(30b) Improving Student Attitudes Toward Capstone Laboratory With Gamification | AIChE

(30b) Improving Student Attitudes Toward Capstone Laboratory With Gamification


Anastasio, D. - Presenter, University of Connecticut
Burkey, D. D., University of Connecticut
Suresh, A., University of Connecticut

A gamified method of presenting capstone laboratory material and evaluating student performance was developed in order to improve student attitudes toward the course. The game split the class into teams, and these teams were encouraged to compete with one another to amass the most points. Students gained experience, or grade, points from required assignments, the distribution of which was delineated in a detailed rubric. Other optional tasks only increased their team's point score. Some of these tasks required students to work together as a group to gain an edge against the competition. The team with the highest point total “won” the game and received a prize. Other prizes were given for outstanding participation in the game.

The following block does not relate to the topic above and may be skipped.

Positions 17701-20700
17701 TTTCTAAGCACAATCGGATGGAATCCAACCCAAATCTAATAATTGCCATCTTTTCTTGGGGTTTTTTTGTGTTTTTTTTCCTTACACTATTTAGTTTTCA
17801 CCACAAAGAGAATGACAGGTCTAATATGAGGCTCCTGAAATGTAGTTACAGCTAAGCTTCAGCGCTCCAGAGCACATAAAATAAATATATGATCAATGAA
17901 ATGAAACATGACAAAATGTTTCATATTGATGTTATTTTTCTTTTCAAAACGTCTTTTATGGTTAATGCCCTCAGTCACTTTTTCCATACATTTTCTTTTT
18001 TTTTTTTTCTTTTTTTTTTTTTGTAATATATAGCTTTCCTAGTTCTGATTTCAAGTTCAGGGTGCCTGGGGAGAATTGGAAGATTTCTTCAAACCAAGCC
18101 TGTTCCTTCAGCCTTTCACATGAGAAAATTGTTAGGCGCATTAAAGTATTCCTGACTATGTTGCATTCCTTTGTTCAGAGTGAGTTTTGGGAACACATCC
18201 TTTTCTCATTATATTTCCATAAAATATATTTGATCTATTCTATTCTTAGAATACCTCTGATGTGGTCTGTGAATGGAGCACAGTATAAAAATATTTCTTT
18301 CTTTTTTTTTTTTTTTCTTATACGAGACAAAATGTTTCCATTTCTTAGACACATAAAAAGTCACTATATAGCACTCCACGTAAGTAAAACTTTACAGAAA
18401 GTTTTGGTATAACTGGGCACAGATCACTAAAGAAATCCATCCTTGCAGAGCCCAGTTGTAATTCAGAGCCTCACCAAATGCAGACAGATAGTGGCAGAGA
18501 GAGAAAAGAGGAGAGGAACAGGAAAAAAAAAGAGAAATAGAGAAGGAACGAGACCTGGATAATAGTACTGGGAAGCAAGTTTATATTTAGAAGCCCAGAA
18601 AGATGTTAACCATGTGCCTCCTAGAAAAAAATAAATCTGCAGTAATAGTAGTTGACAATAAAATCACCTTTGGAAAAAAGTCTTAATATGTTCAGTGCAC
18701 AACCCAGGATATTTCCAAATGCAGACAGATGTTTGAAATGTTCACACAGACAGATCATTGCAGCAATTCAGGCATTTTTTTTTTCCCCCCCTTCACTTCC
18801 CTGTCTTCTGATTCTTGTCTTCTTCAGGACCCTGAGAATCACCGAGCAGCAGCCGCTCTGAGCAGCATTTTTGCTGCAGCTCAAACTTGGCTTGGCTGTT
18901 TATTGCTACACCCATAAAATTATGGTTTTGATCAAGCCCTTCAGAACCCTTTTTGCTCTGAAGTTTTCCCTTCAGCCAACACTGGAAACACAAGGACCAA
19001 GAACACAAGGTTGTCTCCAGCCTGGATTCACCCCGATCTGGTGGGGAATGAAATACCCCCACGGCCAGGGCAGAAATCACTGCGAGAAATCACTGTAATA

The game was run for two subsequent semesters: Fall 2012 and Spring 2013. While participation in the game was optional, all students in the course participated in some of the optional activities each semester. Students who earned higher grades on required assignments tended to complete a large amount of the optional tasks. However, the remaining students all participated in optional tasks at equal amounts across the grade distribution, meaning the game was not exclusively appealing to the highest-achieving students. After each semester, students were polled as to their opinion of the course and the way the game was run in an attempt to improve the game in future semesters. Students reacted positively to most aspects of the game and enjoyed the class for the unique way the material was presented. Some students went on to say the game made them want to think about the class when they otherwise wouldn't. In both polls, students overwhelmingly voted to run the course as a game in future semesters, an attitude shared by equal percentages of both male and female participants.